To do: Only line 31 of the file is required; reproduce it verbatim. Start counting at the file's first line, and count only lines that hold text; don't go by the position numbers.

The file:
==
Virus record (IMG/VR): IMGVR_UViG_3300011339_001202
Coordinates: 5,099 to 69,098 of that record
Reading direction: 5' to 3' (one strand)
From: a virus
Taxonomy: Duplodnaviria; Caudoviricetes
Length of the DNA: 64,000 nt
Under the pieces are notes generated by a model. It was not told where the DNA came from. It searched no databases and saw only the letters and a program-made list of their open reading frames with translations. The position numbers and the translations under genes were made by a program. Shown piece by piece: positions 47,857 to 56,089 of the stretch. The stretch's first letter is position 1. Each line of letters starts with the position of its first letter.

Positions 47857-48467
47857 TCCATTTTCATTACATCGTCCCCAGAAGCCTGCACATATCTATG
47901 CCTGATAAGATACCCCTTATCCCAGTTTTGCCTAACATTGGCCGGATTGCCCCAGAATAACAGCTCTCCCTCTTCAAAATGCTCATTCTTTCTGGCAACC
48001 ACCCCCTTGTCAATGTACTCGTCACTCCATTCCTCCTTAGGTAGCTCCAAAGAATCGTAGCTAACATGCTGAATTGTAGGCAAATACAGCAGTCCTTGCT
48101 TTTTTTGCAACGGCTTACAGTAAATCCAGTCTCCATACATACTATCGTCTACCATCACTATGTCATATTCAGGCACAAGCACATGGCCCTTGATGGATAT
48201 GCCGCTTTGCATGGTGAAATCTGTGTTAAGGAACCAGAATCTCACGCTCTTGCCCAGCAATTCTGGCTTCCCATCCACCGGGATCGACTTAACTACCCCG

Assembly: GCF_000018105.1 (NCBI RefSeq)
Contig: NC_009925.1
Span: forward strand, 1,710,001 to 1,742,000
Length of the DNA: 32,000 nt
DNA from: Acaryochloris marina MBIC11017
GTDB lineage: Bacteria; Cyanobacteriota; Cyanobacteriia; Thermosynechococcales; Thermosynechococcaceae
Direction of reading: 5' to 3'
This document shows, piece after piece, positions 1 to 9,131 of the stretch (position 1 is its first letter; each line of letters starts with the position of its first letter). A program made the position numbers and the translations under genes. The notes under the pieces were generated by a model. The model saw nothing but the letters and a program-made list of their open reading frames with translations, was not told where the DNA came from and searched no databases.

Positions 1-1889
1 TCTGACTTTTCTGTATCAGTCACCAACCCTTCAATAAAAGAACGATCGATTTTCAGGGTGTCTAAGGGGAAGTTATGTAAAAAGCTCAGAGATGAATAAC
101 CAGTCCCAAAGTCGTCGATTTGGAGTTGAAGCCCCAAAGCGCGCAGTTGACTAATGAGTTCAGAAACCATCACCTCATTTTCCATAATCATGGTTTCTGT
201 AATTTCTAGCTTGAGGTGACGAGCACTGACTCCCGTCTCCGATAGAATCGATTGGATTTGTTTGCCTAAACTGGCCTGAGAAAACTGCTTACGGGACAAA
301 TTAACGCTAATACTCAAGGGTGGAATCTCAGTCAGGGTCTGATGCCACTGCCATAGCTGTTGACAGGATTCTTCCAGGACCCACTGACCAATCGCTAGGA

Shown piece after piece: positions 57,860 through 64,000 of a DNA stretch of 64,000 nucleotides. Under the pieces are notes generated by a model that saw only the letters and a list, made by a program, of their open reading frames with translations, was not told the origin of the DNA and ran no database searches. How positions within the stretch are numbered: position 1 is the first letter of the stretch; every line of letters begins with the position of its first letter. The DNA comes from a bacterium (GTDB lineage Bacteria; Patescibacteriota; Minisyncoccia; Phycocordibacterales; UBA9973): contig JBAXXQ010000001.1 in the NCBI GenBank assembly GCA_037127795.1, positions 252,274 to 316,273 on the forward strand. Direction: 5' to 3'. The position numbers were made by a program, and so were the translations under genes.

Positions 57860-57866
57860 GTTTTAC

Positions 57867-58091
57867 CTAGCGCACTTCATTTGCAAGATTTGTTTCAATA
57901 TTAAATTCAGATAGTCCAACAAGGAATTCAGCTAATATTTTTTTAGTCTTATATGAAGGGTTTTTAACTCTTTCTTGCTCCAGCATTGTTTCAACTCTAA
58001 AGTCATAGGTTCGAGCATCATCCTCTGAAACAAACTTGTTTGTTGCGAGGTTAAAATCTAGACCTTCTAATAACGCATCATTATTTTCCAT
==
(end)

57867 CTAGCGCACTTCATTTGCAAGATTTGTTTCAATA